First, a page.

As I said in my last Top 10 post I haven’t read many Classics, and that is something I want to rectify. Therefore this list compiles the Top 10 Classics I want to read at some point (hopefully soon!).
Feel free to recommend any others in the comments or further rave about/express disbelief that I haven’t read the 10 I’ve listed 🙂
1. To Kill a Mockingbird by Harper Lee
This Classic is one that gets the biggest gasps when I state that I have yet to read it and fair enough, it is on many people’s list of favourite books and regarded as one of the most loved books in print. I’m not certain why I have never gotten around to reading To Kill a Mockingbird, as I have known about it and had an interest for many, many years, but it was when I was researching for a presentation on Perth author Craig Silvey that my interest perked up again. In my research I found that Silvey’s novel Jasper Jones (which is one of my Top 10 Books of All Time) has been compared to To Kill a Mockingbird many times and that intrigued me. Luckily I received the book for my birthday and since Free Pick February is in effect, perhaps I shall read it very soon 🙂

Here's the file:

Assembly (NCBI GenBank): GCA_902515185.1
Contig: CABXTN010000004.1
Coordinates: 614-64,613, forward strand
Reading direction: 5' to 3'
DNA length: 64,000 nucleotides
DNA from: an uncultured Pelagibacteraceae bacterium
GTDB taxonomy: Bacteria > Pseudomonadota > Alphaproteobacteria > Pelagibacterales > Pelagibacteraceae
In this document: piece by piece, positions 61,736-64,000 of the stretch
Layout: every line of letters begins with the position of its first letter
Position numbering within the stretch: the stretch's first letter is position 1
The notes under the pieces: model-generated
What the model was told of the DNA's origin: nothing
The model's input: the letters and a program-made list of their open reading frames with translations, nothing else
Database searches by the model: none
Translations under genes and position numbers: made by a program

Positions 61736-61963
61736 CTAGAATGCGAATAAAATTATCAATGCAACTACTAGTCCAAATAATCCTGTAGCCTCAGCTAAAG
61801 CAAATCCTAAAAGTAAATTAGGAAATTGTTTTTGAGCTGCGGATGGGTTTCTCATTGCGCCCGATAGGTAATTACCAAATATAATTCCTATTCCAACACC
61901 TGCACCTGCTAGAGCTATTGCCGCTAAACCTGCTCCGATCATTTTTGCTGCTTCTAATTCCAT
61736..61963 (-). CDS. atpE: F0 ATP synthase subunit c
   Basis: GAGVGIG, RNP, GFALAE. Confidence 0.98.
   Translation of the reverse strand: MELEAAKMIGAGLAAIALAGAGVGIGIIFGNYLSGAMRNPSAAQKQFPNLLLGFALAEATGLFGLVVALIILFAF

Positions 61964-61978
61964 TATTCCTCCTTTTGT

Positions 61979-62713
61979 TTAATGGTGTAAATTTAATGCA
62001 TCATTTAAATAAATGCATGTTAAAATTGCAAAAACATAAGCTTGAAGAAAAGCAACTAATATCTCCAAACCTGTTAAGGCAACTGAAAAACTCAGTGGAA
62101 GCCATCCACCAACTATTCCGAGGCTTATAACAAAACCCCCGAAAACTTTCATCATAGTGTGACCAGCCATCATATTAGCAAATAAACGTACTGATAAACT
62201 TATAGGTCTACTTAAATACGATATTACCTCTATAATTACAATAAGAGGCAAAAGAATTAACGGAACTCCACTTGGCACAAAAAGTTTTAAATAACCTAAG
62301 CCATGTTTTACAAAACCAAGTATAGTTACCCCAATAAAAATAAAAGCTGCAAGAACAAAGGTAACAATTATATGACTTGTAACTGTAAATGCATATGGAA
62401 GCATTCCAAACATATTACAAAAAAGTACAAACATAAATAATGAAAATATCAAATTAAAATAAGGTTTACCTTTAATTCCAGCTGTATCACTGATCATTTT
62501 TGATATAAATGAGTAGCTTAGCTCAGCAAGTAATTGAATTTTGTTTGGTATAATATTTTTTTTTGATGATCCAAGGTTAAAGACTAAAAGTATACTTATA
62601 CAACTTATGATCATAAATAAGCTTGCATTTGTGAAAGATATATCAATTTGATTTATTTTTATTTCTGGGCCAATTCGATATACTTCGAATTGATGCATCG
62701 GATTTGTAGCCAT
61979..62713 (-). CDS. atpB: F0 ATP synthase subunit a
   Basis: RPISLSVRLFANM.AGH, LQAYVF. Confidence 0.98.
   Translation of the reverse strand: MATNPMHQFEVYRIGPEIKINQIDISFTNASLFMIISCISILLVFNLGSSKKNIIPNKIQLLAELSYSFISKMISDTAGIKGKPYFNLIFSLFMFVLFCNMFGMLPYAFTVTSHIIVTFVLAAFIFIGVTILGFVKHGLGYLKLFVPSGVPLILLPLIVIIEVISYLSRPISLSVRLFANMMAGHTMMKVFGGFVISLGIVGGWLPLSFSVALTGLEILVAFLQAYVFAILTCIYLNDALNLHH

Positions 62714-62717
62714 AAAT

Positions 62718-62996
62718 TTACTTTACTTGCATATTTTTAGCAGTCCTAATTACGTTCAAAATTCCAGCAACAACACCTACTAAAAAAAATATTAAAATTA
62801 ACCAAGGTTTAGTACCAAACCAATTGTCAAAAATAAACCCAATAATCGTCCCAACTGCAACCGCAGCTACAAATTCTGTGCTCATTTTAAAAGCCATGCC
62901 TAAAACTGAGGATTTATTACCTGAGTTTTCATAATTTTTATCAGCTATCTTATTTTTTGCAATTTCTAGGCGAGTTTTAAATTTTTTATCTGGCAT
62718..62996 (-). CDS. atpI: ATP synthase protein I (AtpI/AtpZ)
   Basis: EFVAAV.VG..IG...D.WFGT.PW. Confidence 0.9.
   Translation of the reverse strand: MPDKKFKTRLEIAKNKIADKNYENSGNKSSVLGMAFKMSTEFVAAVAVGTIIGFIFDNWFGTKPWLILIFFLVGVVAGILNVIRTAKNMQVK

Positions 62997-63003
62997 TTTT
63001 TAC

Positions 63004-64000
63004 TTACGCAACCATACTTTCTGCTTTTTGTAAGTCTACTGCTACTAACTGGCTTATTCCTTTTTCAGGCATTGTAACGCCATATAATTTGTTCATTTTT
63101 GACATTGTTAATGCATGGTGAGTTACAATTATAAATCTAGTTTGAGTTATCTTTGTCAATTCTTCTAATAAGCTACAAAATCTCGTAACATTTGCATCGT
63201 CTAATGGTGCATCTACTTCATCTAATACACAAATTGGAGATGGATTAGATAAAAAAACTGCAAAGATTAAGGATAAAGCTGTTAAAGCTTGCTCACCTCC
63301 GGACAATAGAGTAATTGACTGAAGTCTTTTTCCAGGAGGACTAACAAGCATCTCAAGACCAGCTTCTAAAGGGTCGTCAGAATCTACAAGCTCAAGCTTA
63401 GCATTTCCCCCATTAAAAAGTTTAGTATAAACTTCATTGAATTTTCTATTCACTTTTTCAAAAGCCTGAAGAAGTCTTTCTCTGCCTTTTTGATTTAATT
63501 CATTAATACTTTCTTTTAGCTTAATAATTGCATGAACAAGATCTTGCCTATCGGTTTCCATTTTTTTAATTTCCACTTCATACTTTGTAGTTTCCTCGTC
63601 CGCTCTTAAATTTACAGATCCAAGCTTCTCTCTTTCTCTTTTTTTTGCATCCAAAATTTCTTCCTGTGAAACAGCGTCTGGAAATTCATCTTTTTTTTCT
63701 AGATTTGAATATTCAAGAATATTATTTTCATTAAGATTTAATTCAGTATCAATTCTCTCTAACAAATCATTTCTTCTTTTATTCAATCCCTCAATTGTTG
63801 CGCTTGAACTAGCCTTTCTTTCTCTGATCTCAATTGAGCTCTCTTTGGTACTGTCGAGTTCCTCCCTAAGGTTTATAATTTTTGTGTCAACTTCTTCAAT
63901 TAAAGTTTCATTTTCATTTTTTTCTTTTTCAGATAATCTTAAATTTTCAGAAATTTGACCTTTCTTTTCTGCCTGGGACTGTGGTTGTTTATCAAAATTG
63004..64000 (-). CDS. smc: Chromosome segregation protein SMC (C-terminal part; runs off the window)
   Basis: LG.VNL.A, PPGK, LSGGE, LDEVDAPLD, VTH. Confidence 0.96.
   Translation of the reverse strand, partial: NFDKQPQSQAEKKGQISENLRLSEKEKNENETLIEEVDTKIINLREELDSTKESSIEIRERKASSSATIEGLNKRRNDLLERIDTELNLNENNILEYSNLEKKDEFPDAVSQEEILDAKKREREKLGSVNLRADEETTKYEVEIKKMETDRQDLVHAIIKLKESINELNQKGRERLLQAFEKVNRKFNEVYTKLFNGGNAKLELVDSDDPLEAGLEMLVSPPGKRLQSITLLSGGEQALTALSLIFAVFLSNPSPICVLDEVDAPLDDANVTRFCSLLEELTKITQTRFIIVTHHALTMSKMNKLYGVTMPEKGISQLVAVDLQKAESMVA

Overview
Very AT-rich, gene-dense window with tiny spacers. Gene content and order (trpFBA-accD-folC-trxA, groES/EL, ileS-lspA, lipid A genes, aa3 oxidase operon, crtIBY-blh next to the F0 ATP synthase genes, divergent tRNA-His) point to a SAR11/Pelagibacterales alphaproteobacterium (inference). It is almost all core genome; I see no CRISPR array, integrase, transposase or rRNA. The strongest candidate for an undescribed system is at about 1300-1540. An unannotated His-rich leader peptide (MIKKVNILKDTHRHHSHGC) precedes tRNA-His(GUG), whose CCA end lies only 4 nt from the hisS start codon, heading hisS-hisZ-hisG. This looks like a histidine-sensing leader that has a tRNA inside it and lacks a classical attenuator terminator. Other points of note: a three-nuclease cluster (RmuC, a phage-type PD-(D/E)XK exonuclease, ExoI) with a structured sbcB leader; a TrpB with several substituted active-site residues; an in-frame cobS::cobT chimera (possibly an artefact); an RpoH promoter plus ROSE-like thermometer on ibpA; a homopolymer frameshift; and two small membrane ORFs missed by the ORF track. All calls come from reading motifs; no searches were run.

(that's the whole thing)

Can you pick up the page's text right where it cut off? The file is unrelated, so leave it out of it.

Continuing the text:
2. Catch 22 by Joseph Heller
This is another unique war novel recommended by my mum, and another one that gets surprised gasps. Like many people I have used the phrase “Its a Catch 22” many times before when referring to a situation that has a series of conflicting and intertwined options that seemingly leaves no positive outcome, but I’ve always felt like a bit of a phony using it without reading the book that introduced the phrase to popular culture. Just like To Kill a Mockingbird I recently purchased a copy of this book so hopefully I will be able to read it soon and have a fuller understanding of the term when I am next in a situation that’s a Catch 22 😛
3. The Catcher in the Rye by J D Salinger